Industrial Electronics

Diving Robots in Antarctica Measure Carbon Dioxide Released from the Sea

15 August 2018

Researchers from the University of Washington, Monterey Bay Aquarium Research Institute, Princeton University and other ocean research institutions used floating drones to study how carbon dioxide is being released by the Antarctic sea. The project was named Southern Ocean Carbon and Climate Observations and Modeling (SOCCOM). The research team was surprised by the results. The sea ice in Antarctica releases way more carbon dioxide than previously thought. The study analyzed data from 35 floating drones between the winters of 2014-2017.

Stephen Riser (left) drops a float into the Southern Ocean during a 2016/17 cruise. (Source: Greta Shum/ClimateCentral)Stephen Riser (left) drops a float into the Southern Ocean during a 2016/17 cruise. (Source: Greta Shum/ClimateCentral)

"These results came as a really big surprise, because previous studies found that the Southern Ocean was absorbing a lot of carbon dioxide," said lead author Alison Gray, a UW assistant professor of oceanography. "If that's not true, as these data suggest, then it means we need to rethink the Southern Ocean's role in the carbon cycle and in the climate."

"This is science at its most exciting -- a major challenge to our current understanding made possible by extraordinary observations from the application of new technologies to study previously unexplored regions of the ocean," said co-author and SOCCOM director Jorge Sarmiento at Princeton University. Gray conducted the research as a postdoctoral researcher in Sarmiento's research group.

"Our observations have important implications for our understanding of the global carbon cycle," Sarmiento said. "We find that the Southern Ocean is currently near neutral with respect to removal of carbon from the atmosphere, contrary to previous studies which suggest there is a large uptake of carbon by the Southern Ocean. These results can be reconciled if there is a corresponding unobserved carbon uptake waiting to be discovered somewhere else in the ocean."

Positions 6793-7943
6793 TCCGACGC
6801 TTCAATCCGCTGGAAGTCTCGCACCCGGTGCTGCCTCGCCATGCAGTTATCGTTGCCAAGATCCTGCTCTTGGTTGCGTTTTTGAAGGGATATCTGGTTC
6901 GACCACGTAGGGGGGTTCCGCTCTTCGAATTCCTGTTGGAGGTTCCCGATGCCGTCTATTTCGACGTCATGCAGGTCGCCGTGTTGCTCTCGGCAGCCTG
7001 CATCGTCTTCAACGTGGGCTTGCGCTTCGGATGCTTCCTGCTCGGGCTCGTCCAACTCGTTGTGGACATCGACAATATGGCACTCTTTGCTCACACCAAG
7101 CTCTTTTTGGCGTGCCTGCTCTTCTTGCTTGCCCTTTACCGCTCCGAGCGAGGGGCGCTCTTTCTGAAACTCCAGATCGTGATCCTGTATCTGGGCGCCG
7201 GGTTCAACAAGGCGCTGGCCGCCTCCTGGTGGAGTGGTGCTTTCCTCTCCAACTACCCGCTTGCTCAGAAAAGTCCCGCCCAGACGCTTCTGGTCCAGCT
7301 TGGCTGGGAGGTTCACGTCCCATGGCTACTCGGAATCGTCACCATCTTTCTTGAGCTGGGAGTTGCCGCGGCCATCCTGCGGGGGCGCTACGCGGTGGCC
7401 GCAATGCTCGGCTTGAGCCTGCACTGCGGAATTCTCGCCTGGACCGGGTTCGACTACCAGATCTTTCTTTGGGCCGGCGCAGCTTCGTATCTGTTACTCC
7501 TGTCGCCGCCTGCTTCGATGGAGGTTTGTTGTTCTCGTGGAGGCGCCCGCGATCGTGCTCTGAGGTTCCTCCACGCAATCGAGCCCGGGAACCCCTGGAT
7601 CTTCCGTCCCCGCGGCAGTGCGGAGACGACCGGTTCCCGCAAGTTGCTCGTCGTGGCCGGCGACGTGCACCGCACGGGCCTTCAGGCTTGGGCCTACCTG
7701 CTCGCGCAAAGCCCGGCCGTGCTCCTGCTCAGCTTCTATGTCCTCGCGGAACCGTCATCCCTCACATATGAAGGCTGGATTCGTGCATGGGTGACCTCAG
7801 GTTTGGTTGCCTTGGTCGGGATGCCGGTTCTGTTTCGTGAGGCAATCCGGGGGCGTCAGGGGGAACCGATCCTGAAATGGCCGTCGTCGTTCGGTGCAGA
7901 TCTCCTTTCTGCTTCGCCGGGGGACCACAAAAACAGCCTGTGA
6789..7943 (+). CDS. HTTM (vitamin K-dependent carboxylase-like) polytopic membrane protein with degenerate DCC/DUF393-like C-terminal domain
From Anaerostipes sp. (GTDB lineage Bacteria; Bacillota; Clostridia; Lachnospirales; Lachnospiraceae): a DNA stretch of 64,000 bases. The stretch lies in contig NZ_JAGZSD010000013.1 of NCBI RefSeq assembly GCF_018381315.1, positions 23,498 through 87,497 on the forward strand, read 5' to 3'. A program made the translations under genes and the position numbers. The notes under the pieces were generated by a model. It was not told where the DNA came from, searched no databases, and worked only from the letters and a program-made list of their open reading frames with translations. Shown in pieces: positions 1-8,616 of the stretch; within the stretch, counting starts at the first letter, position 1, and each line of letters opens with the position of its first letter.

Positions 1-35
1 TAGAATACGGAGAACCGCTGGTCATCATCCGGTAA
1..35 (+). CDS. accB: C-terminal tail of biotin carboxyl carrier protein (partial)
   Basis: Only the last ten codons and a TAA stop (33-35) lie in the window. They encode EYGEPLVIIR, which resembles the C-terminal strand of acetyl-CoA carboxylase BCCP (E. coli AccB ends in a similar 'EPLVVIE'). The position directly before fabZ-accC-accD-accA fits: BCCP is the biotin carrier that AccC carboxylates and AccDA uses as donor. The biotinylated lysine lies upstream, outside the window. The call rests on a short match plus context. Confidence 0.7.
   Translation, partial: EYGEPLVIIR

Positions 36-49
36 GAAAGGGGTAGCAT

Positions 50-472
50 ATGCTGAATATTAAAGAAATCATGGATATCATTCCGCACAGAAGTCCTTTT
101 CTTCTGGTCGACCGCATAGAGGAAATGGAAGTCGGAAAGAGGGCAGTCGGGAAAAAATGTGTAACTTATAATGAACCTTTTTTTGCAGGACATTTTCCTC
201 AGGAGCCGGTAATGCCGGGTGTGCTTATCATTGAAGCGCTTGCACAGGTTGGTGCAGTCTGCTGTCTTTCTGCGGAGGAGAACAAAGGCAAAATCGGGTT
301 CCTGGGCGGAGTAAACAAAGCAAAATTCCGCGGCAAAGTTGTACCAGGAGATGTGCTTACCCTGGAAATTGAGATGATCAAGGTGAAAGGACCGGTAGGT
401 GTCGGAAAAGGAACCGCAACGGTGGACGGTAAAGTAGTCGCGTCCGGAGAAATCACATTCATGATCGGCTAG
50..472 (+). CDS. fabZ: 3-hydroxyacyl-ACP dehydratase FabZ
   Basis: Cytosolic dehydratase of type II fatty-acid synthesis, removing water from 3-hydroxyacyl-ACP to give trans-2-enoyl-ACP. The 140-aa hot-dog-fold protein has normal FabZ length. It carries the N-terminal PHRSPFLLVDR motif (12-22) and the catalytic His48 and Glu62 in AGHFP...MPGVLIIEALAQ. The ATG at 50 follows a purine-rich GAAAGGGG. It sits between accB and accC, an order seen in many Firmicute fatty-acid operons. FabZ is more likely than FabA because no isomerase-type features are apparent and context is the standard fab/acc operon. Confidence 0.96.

In the past, carbon dioxide measurements have been gathered by ships that are traveling across the Drake Passage in Antarctica. There was not a lot of data gathered because there is only a short time in which ships can safely travel across the passage. During an Antarctic winter, dangerous storms are frequent. The typical storm lasts four days and there is an average of seven days between storms. That is where the floating drones come into play.

"After four years of SOCCOM, the vast majority of information about the chemistry of the Southern Ocean is coming from these floats," Gray said. "We have more measurements from the past few years than all the decades that came before."

The Antarctic region has a unique effect on the world’s climate. In Antarctica, water that has spent centuries in the deep ocean breaks the surface of the sea for the first time. Gathering data about this deep-sea water and how it releases carbon-dioxide helps researchers predict long-term effects of carbon dioxide released into the atmosphere.

The floating drones drift with the currents of the water and can control their own buoyancy while collecting data on carbon dioxide release at different depths. During the study, the drones dive to one kilometer where it floats with the current for nine days before diving even deeper to two kilometers. After it dives to two kilometers, it rises slowly to the surface while gathering data on carbon dioxide levels. Once it reaches the surface, the drone beams data to the research team via satellite.

Other than carbon dioxide levels, the drones also monitored ocean temperature, salinity, dissolved oxygen, nitrogen and Ph balance. The Ph measurements were used by the researcher to calculate carbon dioxide levels and changes. They also used ph to figure out how the sea water is absorbing and emitting carbon dioxide into the atmosphere at the surface.

The data showed that the open water that is next to the ice-covered sea surrounding Antarctica releases more carbon dioxide in the winter than the researchers expected.

"It's not surprising that the water in this region is outgassing, because the deep water is exceptionally rich in carbon," Gray said. "But we underestimated the magnitude of the outgassing because we had so little data from the winter months. That means the Southern Ocean isn't absorbing as much carbon as we thought."

The paper on this study was published in Geophysical Research Letters.

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